Lesson: Higher volatility causes traders to underperform more. A gambling personality provides the wrong framework for a trader. If traders cannot cut losing trades and do not ride winning trades efficiently, they should not trade volatile instruments. A sound trading plan, a tested trading strategy and mental strength to avoid trade management mistakes are musts for traders.


3. Poor, young men who live in urban areas and belong to specific minority groups invest more in stocks with lottery-type features. Investors with a large differential between their existing economic conditions and their aspiration levels hold riskier stocks in their portfolios. 2

Why traders lose money - PsychologyThe findings are very important to understand the objectives why many people trade in the first place; trading is often seen as a ‘way out’ and a ‘get rich quick’ scheme. It is also important to note that traders who want to have more money and currently do not have the income they desire, are willing to risk more, although they should be the ones to manage their money more effectively. As the study shows, these people cannot live up to their dreams and end up losing much more. Traders, who do not have a lot of money, should be the ones to follow a strict trading plan and not gamble with their small capital. Unfortunately, these traders are the ones who adhere to risk and money management the least.

Lesson: Check your trading objectives. Are you into trading with the only goal to make money because you are not happy with your current situation? If money is your only objective, and you want to have it fast, trading is the wrong business for you.


Conclusion: What is your goal in trading?

The three main messages of the article, which are backed by scientific research, are the following:

1) Smaller trading accounts or little savings lead to over-trading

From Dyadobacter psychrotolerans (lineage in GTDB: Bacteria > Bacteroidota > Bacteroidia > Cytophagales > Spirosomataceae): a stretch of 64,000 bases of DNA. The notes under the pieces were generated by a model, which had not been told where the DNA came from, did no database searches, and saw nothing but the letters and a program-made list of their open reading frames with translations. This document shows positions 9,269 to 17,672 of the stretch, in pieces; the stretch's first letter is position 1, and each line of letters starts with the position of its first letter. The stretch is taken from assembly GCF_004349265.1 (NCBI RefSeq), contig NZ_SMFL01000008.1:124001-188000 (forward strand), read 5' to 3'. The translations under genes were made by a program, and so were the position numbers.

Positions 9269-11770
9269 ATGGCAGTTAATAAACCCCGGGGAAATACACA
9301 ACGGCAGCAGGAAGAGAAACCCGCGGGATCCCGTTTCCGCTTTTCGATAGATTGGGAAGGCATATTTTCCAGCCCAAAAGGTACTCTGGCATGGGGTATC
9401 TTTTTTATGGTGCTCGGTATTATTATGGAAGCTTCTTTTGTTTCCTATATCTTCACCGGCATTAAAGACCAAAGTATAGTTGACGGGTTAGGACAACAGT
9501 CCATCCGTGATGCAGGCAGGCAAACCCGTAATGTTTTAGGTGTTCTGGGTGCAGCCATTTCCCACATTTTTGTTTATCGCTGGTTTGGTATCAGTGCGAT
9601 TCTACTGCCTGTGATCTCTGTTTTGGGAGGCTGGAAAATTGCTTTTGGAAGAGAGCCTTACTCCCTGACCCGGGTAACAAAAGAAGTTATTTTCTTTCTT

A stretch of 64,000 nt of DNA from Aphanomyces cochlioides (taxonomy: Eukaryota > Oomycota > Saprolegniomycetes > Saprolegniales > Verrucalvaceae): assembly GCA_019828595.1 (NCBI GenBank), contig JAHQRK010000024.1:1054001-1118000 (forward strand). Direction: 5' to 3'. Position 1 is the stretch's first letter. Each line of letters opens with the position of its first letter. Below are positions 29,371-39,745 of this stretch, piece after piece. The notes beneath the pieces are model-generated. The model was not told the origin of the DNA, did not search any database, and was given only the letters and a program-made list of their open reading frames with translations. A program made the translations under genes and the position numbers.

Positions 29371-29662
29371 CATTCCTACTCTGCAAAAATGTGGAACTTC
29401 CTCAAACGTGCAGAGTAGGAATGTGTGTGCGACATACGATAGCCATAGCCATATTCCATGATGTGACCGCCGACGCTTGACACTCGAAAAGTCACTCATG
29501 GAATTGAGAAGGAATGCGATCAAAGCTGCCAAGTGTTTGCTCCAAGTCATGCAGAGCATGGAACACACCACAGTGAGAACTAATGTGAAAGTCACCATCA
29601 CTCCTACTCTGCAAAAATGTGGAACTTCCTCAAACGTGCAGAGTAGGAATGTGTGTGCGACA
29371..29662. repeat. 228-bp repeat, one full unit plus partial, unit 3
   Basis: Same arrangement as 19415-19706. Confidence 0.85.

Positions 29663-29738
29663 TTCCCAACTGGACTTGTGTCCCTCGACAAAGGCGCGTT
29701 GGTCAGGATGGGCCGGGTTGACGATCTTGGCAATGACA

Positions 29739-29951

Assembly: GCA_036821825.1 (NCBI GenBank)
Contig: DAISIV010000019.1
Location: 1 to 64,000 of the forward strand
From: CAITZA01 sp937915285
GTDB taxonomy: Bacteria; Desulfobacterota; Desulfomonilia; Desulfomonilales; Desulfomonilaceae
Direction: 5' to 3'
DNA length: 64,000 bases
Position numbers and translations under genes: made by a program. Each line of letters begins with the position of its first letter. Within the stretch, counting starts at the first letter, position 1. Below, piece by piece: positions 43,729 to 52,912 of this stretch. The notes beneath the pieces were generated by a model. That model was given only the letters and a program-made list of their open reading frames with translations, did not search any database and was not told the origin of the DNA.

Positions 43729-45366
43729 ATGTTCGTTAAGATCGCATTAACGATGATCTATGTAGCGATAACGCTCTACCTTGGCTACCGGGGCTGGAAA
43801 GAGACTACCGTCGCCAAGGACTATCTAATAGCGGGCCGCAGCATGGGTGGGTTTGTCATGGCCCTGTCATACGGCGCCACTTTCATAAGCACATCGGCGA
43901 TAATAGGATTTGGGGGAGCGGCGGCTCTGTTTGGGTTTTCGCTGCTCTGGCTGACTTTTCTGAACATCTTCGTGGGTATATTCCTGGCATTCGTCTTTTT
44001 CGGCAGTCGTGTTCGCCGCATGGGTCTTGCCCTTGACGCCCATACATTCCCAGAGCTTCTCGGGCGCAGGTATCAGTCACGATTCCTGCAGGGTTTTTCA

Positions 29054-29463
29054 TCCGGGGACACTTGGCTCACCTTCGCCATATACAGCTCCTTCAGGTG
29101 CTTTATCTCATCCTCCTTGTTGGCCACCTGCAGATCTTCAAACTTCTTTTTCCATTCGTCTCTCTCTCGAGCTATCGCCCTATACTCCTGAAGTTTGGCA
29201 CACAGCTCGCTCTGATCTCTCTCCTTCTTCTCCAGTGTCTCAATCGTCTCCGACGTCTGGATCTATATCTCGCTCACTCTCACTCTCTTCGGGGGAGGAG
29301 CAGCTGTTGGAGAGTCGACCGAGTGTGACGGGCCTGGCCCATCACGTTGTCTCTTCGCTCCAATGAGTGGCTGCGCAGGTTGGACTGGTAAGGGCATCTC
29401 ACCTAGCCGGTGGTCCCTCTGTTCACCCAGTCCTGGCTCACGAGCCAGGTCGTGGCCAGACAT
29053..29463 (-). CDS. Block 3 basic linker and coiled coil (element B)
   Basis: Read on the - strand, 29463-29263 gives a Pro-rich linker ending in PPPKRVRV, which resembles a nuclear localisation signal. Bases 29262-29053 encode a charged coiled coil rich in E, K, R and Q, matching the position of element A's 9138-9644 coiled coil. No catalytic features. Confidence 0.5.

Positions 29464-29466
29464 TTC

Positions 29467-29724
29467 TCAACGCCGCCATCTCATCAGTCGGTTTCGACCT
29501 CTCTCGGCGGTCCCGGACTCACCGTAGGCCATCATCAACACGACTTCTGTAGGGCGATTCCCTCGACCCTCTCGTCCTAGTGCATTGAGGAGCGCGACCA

A small trading account means that your winning trades will be small and meaningless, which leads to taking more trades than a trader should take. The connection between trading account size and over-trading is therefore significant.

2) Trading high volatility stocks lead to under-performance

People who trade stocks with high volatility tend to have a gambling mindset and have a get-rich quick mentality. Research clearly shows that a combination of high volatility and a gambling attitude leads to significant under-performance.

3) If you need money, don’t trade

Traders who need money and are not content with their current situation, lean towards a gambling mentality and end up losing more money than other traders.


Before you take any more trades, evaluate your objectives and goals. Why are you trading, what do you want to achieve and do you only see trading as a possibility to make a lot of money in a short period of time? The results of the researchers are clear: trading with the wrong goals and mindset leads to under-performance.



1 Anderson, Stranaham: Account Turnover and Demographic Profiles: Which Investors Trade Too Much? – Accessed through: Bradley.edu
2 Kumar: Who Gambles In The Stock Market? – Accessed through: econ.yale.edu